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Choosing a Financial Professional

Welcome to Your Money.  On today’s podcast, we’ll discuss how to pick a financial professional. 

Are you the type of person who will read as much as possible about potential investments and ask questions about them? If so, maybe you don’t need investment advice.  But if you’re busy with your job, your children, or other responsibilities, or feel you don’t know enough about investing on your own, then you may need professional investment assistance. 

Some financial professionals offer a complete financial plan, assessing every aspect of your financial life and developing a detailed strategy for meeting your financial goals. Other financial professionals may make recommendations about specific investments like stocks, bonds, mutual funds, or 529 plans. 

You can get investment advice from most financial institutions that sell investments, including brokerage firms, banks, mutual funds, and insurance companies. You also can hire a broker, an investment adviser, an accountant, a financial planner, or other professional to help you make investment decisions.

Will you have to pay for this assistance?  Certainly.  But we can’t be so confident about how you will pay for this help.  Some financial professionals may charge you a fee for a financial plan, for example.  Others receive a fee based on a percentage of the assets that they manage for you.  And many receive commissions based on the financial products you buy.  And still others a combination of these methods.  No matter how a financial professional is paid, however, it pays to comparison shop.  And whether you’re looking for a financial pro or landscaping pro, it is always a good idea to find out exactly what services you are getting and how much they will cost.   

Of course, you’ll want to investigate thoroughly before doing business with a financial professional or firm that has a history of complaints or problems with regulators.  

And checking out an investment professional’s background is easier than you might think – there are free resources on the Internet that can help you.  In fact, determining whether the financial professional you are considering or currently using is a broker or investment adviser may be the most difficult step in the process. 

SEC Commissioner Cynthia Glassman says, “Broker-dealers and investment advisers, including financial planners, generally perform different functions, and operate under different regulatory regimes. However, their activities sometimes overlap, causing competitive issues and investor confusion.” 

If you’re not sure.  Just ask.  It’s simple.  Are you a broker?  Are you an investment adviser? 

You can verify a broker's disciplinary history by checking the Central Registration Depository (CRD). Either your state securities regulator or NASD can provide you with CRD information. Your state securities regulator may give you more information than NASD, especially when it comes to investor complaints, so you may want to check with them first. You'll find contact information for your state securities regulator on the website of the North American Securities Administrators Association. To contact NASD, visit NASD's BrokerCheck website, or call them toll-free at (800) 289-9999.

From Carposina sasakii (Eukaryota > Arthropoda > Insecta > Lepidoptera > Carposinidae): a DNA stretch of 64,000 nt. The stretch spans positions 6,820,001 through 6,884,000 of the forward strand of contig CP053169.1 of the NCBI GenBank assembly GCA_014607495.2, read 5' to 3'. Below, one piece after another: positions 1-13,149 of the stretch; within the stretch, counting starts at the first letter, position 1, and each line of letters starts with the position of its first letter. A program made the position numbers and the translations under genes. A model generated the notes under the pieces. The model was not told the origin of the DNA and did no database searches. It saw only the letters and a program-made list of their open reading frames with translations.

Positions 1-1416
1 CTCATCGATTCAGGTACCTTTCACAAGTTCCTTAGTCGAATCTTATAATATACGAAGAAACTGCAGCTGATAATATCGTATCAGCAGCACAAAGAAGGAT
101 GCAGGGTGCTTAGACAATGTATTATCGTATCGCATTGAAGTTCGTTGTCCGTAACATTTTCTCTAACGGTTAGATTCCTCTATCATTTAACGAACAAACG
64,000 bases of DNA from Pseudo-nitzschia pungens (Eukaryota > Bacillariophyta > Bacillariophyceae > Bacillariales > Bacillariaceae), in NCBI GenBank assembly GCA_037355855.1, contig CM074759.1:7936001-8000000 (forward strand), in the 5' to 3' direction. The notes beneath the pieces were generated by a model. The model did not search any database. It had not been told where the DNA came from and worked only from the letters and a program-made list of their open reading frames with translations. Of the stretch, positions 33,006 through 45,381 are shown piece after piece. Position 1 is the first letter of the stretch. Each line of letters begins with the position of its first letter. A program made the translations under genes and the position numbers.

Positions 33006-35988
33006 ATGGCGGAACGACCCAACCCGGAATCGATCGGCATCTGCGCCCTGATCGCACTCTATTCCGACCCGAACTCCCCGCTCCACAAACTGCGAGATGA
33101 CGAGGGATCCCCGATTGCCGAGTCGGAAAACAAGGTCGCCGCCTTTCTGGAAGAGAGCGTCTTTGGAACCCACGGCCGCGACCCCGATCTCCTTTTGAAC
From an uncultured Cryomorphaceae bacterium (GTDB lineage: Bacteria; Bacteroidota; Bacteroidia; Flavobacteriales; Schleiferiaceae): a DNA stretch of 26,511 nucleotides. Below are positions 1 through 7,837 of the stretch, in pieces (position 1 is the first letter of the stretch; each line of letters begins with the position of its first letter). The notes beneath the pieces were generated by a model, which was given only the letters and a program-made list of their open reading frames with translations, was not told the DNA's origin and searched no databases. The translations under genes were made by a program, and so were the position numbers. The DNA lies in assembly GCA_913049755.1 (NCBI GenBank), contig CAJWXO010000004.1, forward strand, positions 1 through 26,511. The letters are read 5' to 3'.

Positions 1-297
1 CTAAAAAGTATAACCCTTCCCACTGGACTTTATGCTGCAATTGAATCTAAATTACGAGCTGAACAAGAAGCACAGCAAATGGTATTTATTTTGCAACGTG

You can find out about investment advisers and whether they are properly registered by reading their registration forms, called the "Form ADV."  You can view an adviser's most recent Form ADV online by visiting the Investment Adviser Public Disclosure (IAPD) website.  At present, this database contains Forms ADV only for investment adviser firms that register electronically using the Investment Adviser Registration Depository.  You also can get copies of Form ADV for individual advisers and firms from the investment adviser, your state securities regulator, or the SEC, depending on the size of the adviser.

If you’re not taking notes, don’t worry.  You can review a transcript of this podcast on the SEC’s “Your Money” podcast page.  There’s a link to the SEC’s “Your Money” page on the “Investor Information” section of the SEC’s website.  Or simply plug in “SEC’s Your Money Podcast” into your favorite search engine. 

Thanks for joining us.  Your Money is brought to by the U.S. Securities and Exchange Commission.  Write us at podcast@sec.gov  


We have provided this information as a service to investors.  It is neither 
a legal interpretation nor a statement of SEC policy.  If you have questions concerning the meaning or application of a particular 
law or rule, please consult with an attorney who specializes in securities law.

Modified: 07/03/2006